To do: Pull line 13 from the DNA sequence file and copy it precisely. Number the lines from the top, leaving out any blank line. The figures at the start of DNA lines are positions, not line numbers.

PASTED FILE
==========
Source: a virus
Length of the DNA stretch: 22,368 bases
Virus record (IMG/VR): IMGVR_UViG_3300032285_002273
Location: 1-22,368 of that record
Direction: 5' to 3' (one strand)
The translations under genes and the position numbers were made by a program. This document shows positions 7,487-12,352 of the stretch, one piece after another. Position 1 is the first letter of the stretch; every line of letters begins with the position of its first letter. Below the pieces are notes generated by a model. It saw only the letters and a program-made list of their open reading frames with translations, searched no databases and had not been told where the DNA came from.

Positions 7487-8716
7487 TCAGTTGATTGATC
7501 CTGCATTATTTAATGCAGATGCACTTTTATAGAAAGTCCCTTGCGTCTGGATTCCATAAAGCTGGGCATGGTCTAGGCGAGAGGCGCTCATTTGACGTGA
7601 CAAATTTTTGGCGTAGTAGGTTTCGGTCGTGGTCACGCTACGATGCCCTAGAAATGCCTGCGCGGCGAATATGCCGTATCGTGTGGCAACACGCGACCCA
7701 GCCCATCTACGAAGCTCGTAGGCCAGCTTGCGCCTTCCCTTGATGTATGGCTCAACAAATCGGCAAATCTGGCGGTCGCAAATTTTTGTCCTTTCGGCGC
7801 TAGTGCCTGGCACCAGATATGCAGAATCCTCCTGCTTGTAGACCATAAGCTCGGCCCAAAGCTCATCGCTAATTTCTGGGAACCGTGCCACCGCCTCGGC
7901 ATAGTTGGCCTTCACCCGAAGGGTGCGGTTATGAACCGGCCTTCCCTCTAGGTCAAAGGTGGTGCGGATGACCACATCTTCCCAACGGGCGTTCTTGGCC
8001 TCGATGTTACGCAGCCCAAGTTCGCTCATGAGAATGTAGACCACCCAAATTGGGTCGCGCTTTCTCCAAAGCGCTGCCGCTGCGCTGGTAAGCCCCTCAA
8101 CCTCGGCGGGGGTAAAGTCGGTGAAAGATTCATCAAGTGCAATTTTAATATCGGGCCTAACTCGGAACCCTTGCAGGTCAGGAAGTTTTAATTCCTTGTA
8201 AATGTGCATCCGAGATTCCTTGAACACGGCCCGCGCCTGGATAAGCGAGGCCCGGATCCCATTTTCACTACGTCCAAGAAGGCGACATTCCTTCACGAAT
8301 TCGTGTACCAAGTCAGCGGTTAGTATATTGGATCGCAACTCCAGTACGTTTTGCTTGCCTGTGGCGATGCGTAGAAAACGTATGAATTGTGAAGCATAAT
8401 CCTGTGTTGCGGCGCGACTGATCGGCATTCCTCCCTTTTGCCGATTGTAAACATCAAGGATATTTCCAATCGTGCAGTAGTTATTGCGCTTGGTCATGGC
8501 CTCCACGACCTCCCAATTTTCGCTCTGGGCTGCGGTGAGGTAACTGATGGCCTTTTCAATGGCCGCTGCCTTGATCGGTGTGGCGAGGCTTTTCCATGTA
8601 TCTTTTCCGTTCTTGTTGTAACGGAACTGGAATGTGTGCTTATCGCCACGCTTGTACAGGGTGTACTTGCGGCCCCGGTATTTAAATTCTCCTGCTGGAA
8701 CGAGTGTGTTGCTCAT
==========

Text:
7901 ATAGTTGGCCTTCACCCGAAGGGTGCGGTTATGAACCGGCCTTCCCTCTAGGTCAAAGGTGGTGCGGATGACCACATCTTCCCAACGGGCGTTCTTGGCC